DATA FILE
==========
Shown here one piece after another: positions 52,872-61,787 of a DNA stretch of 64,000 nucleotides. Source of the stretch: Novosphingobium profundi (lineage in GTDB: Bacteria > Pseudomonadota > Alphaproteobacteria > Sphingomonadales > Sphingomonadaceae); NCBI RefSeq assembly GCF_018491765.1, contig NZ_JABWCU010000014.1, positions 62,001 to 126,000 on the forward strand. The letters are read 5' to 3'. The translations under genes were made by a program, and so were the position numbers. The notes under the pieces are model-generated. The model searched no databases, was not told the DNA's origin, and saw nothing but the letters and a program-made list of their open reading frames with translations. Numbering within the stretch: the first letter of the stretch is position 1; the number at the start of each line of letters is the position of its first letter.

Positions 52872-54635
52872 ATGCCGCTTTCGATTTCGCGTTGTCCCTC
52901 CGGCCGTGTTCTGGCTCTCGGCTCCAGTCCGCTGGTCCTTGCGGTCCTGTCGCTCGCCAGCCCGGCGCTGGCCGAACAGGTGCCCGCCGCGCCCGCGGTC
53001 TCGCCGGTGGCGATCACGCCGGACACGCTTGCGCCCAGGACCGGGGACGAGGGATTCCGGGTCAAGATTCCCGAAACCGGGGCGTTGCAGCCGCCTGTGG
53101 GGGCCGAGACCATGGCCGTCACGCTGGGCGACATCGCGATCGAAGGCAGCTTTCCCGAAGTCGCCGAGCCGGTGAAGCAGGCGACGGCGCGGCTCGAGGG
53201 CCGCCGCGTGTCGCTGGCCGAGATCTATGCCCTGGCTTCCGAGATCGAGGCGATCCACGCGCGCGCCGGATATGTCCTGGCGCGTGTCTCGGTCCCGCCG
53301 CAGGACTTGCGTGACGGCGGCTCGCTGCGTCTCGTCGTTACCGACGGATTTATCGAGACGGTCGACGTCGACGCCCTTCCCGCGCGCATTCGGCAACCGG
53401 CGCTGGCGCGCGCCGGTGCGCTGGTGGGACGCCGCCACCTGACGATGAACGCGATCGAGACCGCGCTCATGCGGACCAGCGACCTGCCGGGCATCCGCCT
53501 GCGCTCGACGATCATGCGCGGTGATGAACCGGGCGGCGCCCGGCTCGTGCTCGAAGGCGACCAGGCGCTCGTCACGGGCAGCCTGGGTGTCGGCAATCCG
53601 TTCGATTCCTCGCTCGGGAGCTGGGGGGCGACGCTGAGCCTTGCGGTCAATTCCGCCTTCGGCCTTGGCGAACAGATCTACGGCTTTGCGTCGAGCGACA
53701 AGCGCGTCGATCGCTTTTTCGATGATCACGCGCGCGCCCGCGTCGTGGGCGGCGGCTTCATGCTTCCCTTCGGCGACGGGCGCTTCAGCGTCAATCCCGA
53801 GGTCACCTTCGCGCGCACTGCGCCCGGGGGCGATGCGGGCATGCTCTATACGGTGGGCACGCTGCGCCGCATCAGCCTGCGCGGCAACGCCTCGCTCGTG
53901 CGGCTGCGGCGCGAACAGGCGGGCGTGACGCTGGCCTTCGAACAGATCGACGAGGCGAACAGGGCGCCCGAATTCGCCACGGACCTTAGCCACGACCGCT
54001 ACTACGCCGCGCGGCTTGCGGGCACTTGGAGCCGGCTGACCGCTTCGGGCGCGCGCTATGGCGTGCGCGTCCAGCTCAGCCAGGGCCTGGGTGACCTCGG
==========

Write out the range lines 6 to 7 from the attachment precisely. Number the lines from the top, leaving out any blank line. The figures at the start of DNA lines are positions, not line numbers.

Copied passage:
53101 GGGCCGAGACCATGGCCGTCACGCTGGGCGACATCGCGATCGAAGGCAGCTTTCCCGAAGTCGCCGAGCCGGTGAAGCAGGCGACGGCGCGGCTCGAGGG
53201 CCGCCGCGTGTCGCTGGCCGAGATCTATGCCCTGGCTTCCGAGATCGAGGCGATCCACGCGCGCGCCGGATATGTCCTGGCGCGTGTCTCGGTCCCGCCG